Luckily, I had my good friend and hiking buddy Loon with me (we’ve been together since around Mile 300). When I rolled over at 6am and asked her if she had heard me darting to the privy all night and she replied no, I gave her a grave look and said “I’m in a really bad spot”. Without going into too much detail, I couldn’t keep water in my system at all and was about 5 miles away from any road. We ended up calling Ms. Janet to ask her advice (great service at that shelter, whudda thunk it?) and decided to backtrack south five miles back to Four Pines Hostel. After the most excruciatingly tiring and dehydrated miles of my life, we finally made it to the road and were picked up via shuttle, the driver with electrolyte popsicle in hand (thanks Eddy!). Immediately feeling better at having a bed and a toilet at my unlimited disposal (literally), I knew I was past the worst of it.

Cue the next morning – I feel much better. Drained, but much more alive and with some appetite. I look over to where Loon is sleeping and get a shake of the head from another hiker, “She’s not doing well”. My 24 hour bug was now someone else’s, and Loon went through it just as I did, although with much less hiking and way more electrolyte popsicles. Although we were warning other hikers not to share food/drink and to wash their hands, Loon ended up passing it to Skipper, another friend and hiker, and then Cliffhanger got it, and then Rise…and so on. It’s pretty difficult to stop the spread of  a contagious stomach bug when we are all in close quarters at hostels or shelters, all use the same bathroom, and are generally extremely dirty and unsanitary.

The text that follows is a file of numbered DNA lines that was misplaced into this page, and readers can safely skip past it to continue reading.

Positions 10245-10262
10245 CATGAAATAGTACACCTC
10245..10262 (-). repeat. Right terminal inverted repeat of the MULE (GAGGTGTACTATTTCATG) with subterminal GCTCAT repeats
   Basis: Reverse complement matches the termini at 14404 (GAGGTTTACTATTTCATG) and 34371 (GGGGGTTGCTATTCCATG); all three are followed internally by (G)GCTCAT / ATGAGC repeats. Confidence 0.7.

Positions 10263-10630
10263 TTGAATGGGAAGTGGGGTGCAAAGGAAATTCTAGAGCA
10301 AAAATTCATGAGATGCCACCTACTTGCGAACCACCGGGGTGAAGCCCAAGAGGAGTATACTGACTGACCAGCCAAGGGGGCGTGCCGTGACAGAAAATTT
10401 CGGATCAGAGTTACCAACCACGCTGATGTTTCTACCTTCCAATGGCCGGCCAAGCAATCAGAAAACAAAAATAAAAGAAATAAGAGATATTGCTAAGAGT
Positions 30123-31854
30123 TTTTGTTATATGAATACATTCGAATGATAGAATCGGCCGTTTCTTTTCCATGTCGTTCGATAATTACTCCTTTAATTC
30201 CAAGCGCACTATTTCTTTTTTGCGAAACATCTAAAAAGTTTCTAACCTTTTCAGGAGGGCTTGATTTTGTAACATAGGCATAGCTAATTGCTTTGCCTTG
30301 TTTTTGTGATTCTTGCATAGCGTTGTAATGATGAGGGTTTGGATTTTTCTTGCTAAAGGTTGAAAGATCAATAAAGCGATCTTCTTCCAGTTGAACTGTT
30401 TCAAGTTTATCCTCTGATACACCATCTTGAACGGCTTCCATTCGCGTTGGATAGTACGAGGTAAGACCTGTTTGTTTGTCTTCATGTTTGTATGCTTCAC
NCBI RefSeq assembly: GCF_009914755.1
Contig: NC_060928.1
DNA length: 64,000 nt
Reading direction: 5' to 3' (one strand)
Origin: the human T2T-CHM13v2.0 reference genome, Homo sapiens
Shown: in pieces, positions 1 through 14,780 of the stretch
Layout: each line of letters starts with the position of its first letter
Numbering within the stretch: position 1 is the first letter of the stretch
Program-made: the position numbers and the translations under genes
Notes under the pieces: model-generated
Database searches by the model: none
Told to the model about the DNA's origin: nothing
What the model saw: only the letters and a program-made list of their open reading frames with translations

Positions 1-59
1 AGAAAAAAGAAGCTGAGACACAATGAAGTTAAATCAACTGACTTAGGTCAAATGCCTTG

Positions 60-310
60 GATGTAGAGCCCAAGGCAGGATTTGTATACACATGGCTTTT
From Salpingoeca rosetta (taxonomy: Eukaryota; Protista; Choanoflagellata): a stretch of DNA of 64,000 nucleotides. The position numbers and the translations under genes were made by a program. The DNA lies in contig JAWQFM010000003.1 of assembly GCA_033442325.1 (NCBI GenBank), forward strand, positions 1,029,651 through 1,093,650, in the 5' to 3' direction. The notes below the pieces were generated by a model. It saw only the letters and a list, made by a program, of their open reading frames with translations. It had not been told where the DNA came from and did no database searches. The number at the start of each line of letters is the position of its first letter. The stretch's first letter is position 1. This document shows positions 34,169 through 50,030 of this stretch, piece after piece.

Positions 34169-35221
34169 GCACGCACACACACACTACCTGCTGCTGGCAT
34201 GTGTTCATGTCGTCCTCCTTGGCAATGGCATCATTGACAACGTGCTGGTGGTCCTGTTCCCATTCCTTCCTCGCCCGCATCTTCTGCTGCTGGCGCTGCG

Anyways, it seems like the NoroVortex has swept through this contingent of hikers and is elsewhere. In other news, I finally got new shoes, upgraded running shorts, dropped another two pounds of base weight (goodbye sleeping bag!), and decided that I will be making a photo book (think something you’d have on the coffee table) of pictures from my time on the AT when I’m done. I’ll be crowdsourcing funds to make it a reality in the fall, so if you are interested let me know. Many pictures have been posted on my Instagram (@andrewcrepp), and that will continue to be the primary way I share this experience with friends and family following along from home.

Other random thoughts that I forgot to work into the bulk of this post.

1. My legs are huge and muscular, and I’ve still lost 10 pounds. The dreaded T-Rex effect is just around the corner…but it’s better than the Peace Corps, I get to pound pizza, Dr. Pepper, and Gatorade every 5 days or so.

2. The people and community out here are truly what makes this experience special. There is such camaraderie, honesty, openness, and kindness shared among the hiker community that it really makes me think “why can’t more people behave like this in everyday life?”. It’s a question I’m sure I’ll be mulling over a bunch more as I hike.

3. Virginia is not flat.

4. You can tell a non-thru hiker because you can smell their detergent on their clothes as they walk by. Not exaggerating, a crowd of Virginia Tech students came by the other day and I could literally smell them before I even knew they were there.

5. On a related note, we all stink. Even after doing laundry.


Happy hiking everyone!


Mile Marker